Indians CEO Paul Dolan sat down with Terry Pluto of the Cleveland Plain Dealer and talked about how the season just went off the rails. And he didn’t mince words:
“That was probably the most disappointing stretch of baseball in our tenure [as owners],” Dolan said. “It was so dismal. It changed the entire season. We had an opportunity to make up some ground in attendance. We were set up for a drive for the playoffs … I have never seen a season unravel like that in such a short stretch,” Dolan added. “Our pitching just collapsed. It was so painful.”
He went on to give votes of confidence to Manny Acta and GM Chris Antonetti. But he also noted that the financial state of the team is “not particularly good,” and saying “[w]e had budgeted a substantial loss for this year. It is likely to be greater than we expected.” But noted that payroll for next year will be about the same and that “we can handle it.”
Just a dreary time to be an Indians fan.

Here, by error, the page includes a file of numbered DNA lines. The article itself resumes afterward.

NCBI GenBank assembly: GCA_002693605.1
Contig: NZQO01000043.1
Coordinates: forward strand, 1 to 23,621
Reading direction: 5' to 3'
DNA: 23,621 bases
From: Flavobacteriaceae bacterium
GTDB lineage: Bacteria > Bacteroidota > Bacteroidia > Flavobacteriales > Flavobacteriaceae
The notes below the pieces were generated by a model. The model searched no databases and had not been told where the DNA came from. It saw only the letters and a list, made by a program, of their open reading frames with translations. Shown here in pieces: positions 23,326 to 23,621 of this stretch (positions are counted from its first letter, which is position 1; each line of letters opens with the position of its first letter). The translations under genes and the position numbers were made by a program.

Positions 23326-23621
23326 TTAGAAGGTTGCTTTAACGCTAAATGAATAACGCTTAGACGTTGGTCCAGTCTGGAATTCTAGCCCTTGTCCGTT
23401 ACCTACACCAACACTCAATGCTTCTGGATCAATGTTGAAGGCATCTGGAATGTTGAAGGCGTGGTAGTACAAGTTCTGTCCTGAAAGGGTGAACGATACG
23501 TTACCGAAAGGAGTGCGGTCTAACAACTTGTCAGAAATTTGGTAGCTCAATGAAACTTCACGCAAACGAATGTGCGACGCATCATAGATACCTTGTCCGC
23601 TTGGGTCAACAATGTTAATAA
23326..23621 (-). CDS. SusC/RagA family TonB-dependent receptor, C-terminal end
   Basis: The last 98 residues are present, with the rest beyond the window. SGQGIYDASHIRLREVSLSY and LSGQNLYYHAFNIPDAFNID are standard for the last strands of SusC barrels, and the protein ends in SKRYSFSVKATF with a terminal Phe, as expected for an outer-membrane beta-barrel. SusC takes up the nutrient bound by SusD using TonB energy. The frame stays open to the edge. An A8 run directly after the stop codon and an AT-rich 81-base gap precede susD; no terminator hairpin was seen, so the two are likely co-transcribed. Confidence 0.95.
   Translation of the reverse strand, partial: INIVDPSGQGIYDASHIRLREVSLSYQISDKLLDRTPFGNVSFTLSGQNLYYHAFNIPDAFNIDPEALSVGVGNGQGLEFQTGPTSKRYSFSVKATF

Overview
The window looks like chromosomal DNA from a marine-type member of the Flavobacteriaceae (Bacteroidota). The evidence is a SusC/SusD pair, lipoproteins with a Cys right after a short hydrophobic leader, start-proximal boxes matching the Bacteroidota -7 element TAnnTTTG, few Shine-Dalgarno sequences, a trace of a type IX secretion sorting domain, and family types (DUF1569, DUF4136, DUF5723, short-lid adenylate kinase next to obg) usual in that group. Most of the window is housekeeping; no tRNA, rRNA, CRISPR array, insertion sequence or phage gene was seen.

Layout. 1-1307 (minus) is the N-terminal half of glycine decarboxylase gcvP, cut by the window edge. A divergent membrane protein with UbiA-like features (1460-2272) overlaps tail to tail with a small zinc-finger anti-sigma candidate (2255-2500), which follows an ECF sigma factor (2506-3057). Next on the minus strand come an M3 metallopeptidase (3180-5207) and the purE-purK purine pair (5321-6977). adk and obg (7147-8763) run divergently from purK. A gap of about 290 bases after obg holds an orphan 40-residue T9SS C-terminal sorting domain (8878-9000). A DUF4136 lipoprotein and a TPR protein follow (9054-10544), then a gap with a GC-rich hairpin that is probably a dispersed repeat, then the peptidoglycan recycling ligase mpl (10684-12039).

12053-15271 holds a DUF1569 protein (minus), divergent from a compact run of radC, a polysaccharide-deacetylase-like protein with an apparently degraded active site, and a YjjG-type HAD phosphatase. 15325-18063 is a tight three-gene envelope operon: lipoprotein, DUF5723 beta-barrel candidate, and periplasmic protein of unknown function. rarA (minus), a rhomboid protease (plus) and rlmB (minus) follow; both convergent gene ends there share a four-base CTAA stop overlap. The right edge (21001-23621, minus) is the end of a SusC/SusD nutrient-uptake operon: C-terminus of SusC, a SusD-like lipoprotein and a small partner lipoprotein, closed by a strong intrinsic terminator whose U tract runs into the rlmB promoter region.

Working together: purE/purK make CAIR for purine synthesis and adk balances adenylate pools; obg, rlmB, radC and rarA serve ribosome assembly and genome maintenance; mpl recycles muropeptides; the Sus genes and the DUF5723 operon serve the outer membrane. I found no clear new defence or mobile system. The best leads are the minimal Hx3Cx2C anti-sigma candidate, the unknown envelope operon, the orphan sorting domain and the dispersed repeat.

The Mets entered Sunday night’s game against the Pirates with a disappointing 20-27 record. While the club has dealt with a litany of injuries, manager Terry Collins has also drawn criticism for in-game decision-making, particularly regarding his decision-making.
Owner Fred Wilpon is still Collins’ strongest supporter, however, Newsday’s Marc Carig reports. As a result, the team is unlikely to make a managerial change anytime soon. If the Mets continue to struggle, though, ownership may feel pressured to make a change.
Collins became the longest-tenured manager in Mets history last week. Collins managed the Mets to a 77-85 record in 2011 and has overall helped the club go 501-518, winning the NL Pennant in 2015. He is not signed to a contract beyond this season.
Twins first baseman Joe Mauer had a game for the record books on Sunday against the Rays. He finished 4-for-5 with an RBI double, a solo home run, two singles, and three walks in eight plate appearances. Unfortunately for him, the Twins still lost 8-6 in 15 innings.
ESPN’s Stats & Info notes that Mauer is the first Twin to reach base seven times in one game since Rod Carew in 1972 against the Brewers. The last player to reach base seven times in one game (without the aid of an error) was Giants shortstop Brandon Crawford on August 8 last season against the Marlins. The feat has only been accomplished seven times this decade, so about once a year.
After Sunday’s game, Mauer is batting .283/.363/.408 with three home runs, 18 RBI, and 23 runs scored in 171 plate appearances. Not too shabby.